The Divine Comedy – Dante

I’m still alive even if I’m not as active on here as usual!

How’s your year going?

Mine seems to have started rather well, with opportunities to watch birds bringing way more success than last year.

At work things are evolving nicely, with up to 5 days some weeks where my car stays in the garage.

Modern technology seems to be helping, with many of my calls being on FaceTime or Whats App and saving hours of travel.

Since my last post I’ve read through Jeremiah, Lamentations, Ecclesiastes and now this magnum opus by Dante Alighieri (translated by Steve Ellis).

I’ve twice been asked why I bothered, and I can answer that easily. One of Christmas presents was “The Divine Commodity” a book that looks at how we (perhaps) treat church as consumers rather than ambassadors for Christ.

Some may also be familiar with “The Divine Comedy” who often feature on 6 Music with witty songs and double entendres.

The title was undoubtedly a play on words, and inspired by Dante’s great work – so I picked up a translation from the library.

It’s an incredible work. We live in an age when information is a google search away, but in the 13th & 14th centuries writing and research was far more demanding.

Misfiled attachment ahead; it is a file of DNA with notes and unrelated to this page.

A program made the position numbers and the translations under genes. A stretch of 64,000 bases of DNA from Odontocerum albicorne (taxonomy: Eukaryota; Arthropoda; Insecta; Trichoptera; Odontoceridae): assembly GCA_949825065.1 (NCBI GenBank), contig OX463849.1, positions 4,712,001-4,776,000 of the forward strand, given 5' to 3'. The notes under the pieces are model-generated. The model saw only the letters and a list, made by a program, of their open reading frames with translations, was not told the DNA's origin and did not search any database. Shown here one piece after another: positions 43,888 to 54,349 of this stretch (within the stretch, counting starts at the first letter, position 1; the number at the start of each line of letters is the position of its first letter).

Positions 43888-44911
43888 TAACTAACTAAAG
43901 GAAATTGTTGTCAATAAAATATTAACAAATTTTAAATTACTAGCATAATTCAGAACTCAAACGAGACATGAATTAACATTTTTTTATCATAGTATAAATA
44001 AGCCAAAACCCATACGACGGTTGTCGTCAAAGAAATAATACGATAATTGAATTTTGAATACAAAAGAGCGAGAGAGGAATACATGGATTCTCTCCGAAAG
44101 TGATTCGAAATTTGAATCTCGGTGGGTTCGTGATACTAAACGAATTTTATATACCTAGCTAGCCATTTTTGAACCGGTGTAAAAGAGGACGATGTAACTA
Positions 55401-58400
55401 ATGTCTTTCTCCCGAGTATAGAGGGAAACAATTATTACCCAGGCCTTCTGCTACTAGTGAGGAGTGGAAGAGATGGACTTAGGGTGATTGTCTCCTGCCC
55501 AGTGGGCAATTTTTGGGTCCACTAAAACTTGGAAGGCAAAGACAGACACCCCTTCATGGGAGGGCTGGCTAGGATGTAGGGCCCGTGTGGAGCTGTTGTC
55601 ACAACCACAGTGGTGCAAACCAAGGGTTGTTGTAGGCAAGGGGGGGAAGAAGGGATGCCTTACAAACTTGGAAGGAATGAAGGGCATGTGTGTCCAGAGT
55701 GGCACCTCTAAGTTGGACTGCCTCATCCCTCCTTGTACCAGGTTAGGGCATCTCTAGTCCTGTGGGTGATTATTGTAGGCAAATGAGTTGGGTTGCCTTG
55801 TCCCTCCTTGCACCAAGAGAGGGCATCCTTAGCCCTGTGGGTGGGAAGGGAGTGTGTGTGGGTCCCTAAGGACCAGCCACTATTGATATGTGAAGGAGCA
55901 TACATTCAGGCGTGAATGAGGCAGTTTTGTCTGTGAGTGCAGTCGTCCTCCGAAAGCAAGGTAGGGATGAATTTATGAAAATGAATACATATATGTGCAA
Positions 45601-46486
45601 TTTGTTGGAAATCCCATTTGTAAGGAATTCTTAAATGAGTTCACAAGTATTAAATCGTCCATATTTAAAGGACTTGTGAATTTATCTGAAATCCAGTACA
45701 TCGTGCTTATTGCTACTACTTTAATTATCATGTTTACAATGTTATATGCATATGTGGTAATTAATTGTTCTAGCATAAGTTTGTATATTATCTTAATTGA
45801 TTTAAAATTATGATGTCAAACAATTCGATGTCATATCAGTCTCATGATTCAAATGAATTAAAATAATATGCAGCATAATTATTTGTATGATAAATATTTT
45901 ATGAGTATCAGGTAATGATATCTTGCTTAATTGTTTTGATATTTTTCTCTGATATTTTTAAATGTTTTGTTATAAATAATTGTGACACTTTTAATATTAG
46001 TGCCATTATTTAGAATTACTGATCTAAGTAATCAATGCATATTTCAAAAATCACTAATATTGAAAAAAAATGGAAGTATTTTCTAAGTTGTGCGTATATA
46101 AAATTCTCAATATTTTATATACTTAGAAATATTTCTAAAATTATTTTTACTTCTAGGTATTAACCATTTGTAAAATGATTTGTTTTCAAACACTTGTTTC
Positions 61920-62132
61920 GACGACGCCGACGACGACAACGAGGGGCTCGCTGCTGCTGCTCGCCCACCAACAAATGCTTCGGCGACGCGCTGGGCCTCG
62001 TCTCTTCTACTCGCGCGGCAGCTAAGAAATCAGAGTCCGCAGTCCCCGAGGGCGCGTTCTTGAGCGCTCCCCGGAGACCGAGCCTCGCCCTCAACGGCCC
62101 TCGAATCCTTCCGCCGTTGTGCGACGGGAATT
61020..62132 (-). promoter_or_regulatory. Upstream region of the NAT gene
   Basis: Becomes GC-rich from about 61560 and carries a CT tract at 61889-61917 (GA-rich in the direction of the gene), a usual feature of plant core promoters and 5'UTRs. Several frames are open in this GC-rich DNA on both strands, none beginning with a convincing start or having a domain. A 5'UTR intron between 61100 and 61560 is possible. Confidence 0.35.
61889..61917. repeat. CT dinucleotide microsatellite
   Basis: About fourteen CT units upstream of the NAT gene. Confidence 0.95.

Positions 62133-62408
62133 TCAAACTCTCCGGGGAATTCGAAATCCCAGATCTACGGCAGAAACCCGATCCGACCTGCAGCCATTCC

Dante was a bit of an Imperialist, believing the Roman era was divinely inspired whilst also holding on to the truth of scripture and importance of the Catholic Church.

The 640 pages of this Vintage Classics translation follow Dante as he is given a guided tour of “Inferno” (Hell) and Purgatory (where people work off their failings and tread their way towards Paradise (Heaven).

Along the way he’s guided by Virgil, and Beatrice before final arriving at the seventh level “Empyrean”.

I absolutely loved the mental agility of Dante’s mind, as he tries unpack scripture whilst poking fun at his contemporaries and those he felt had let down the common people.

Ultimately the Catholic influence shines through and Mary appears to sit above Jesus in the spiritual realm.

If this copy was mine I’d have been scribbling my own notes in the margins. As it stands I’m glad I just about got to grips with it, and may well by my own copy at a later date.

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